Did Regulators Fail the Town? continued...
Perry further urges the EPD to take air quality samples in Waycross, pointing out that the nearest air monitoring station is 29 miles away, and it only samples for hazardous contaminants every 2 weeks.
She also says she's concerned that the agency hasn’t tested the soil along the canals that flow south of the CSX facility, the ones that flow right past Lexi’s house.
Samples collected from the bottom of the Waycross canal routinely find concerning chemicals called polycyclic aromatic hydrocarbons at levels that are thought to raise a person’s risk of cancer, she points out.
“Because runoff from heavy rainfall on the CSX property can flow south into the Waycross canal, causing potential overflow of the canal, DPH recommends that soil samples be collected … and analyzed for these compounds,” she writes.
In an email, Nancy Nydam, a spokeswoman for the Georgia Department of Public Health, said the federal Agency for Toxic Substances and Disease Registry was reviewing Perry’s recommendations. So far, no additional testing has been done.
Lack of Oversight for Water Department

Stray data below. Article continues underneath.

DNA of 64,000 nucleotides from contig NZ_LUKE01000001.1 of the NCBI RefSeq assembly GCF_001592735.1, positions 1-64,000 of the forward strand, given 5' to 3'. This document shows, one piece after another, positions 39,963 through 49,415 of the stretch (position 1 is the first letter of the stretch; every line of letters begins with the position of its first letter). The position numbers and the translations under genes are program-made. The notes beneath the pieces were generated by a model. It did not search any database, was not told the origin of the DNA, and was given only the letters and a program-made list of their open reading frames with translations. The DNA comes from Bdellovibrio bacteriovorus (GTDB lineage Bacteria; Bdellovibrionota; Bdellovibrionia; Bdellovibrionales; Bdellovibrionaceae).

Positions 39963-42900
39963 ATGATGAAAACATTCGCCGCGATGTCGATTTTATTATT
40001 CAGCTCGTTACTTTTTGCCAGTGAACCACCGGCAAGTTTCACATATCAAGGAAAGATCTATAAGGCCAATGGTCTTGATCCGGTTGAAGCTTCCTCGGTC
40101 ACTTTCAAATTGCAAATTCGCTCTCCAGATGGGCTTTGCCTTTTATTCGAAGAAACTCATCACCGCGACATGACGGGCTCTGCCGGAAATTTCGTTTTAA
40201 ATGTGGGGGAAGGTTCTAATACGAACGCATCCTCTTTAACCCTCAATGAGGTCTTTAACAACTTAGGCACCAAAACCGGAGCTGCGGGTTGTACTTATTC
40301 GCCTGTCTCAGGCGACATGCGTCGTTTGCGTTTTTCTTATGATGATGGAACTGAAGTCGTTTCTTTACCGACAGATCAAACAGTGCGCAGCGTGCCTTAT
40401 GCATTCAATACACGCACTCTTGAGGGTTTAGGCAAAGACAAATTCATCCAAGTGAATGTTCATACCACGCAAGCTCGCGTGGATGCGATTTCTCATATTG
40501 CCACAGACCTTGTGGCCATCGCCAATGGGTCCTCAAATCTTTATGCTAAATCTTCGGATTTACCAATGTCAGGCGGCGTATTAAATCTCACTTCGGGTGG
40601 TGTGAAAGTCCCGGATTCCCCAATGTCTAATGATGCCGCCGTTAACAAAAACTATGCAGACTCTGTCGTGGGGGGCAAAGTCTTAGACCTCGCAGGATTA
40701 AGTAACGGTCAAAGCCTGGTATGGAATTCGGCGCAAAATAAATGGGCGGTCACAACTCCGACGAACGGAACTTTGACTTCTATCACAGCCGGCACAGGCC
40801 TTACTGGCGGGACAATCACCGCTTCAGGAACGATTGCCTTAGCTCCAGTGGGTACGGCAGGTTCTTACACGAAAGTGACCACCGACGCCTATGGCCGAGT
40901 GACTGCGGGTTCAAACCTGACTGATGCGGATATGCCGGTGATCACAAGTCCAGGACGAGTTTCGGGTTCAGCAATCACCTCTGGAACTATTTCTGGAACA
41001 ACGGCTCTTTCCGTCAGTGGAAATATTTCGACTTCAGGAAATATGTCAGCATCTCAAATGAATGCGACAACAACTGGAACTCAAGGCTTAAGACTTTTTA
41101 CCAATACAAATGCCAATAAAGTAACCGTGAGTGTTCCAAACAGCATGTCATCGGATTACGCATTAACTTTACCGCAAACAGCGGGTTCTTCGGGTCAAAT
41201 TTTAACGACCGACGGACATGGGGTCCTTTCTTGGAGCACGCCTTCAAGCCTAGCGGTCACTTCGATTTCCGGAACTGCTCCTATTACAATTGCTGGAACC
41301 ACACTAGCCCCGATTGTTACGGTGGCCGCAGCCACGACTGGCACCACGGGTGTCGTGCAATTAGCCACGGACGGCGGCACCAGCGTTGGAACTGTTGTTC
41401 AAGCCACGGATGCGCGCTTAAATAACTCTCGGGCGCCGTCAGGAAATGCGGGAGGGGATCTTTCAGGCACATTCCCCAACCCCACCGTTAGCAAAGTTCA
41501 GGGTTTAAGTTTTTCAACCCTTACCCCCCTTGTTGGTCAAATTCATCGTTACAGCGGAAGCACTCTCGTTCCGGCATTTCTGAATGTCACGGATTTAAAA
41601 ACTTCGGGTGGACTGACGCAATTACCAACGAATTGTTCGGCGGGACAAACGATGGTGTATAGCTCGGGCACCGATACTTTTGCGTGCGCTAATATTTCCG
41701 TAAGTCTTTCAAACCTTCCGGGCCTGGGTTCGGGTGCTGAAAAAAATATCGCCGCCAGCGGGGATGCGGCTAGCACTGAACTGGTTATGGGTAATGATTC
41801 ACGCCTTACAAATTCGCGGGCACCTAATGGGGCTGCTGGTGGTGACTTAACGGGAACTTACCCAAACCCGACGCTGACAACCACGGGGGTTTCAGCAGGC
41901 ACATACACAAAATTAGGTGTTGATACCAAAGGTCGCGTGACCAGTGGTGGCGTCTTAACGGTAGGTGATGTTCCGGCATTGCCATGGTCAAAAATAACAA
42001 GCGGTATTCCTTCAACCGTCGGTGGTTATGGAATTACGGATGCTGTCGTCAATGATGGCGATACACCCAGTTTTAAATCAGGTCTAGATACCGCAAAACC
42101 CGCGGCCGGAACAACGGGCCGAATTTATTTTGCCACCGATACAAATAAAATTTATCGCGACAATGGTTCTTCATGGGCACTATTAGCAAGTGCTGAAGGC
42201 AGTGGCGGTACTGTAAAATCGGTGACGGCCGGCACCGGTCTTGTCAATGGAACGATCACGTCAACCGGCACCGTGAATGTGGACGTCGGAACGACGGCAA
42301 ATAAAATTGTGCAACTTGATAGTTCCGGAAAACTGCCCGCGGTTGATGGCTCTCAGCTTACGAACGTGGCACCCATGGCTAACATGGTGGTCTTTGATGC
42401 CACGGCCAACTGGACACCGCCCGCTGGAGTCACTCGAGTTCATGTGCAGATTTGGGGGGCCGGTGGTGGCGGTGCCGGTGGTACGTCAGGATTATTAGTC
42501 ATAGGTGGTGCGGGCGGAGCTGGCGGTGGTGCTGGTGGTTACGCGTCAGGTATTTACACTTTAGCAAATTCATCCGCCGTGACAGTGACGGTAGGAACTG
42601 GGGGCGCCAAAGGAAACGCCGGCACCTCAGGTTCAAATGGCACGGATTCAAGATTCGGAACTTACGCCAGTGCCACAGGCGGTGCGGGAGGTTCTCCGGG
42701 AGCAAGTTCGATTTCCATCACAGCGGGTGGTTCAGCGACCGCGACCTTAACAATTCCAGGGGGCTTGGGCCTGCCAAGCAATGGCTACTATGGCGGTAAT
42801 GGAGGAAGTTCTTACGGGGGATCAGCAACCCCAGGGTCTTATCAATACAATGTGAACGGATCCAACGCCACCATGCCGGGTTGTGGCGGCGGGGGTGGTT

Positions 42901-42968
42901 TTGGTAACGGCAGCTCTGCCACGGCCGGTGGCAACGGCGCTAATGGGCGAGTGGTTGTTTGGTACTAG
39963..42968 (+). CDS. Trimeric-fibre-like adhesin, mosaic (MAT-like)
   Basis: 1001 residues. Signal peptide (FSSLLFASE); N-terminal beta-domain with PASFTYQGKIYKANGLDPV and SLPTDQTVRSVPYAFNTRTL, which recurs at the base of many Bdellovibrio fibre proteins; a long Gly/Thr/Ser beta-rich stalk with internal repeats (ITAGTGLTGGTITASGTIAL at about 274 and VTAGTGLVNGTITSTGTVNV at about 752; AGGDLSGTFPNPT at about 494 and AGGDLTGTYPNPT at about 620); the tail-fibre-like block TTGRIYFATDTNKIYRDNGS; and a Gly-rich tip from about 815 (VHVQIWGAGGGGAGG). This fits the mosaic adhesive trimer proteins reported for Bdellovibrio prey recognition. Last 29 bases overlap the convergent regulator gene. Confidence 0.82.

State officials have also failed to oversee the city’s water department, records show.
City officials say the public water supply is clean. Even if chemicals have been spilled at the surface, the city’s four wells are drilled much deeper underground. The city’s water source -- the Floridan Aquifer -- is protected by a thick layer of dense rock called dolomite, which should keep contaminants out.
But there’s little recent documentation to back up their assertions that the water is clean.
From 2011 to 2013, the state's EPD cited the town because it had no test results for a host of hazardous substances and heavy metals. The city is required to test for those chemicals once every 3 years. The next set of test results for these toxins are due later this year.
In an interview, an EPD spokesperson admitted they forgot to send special bottles to the town for testing.
Between 2006 and 2015, the EPD also missed two inspections in a row of the city’s water department, records show. Under state law, the agency is supposed to conduct these unannounced and rigorous inspections every 3 years.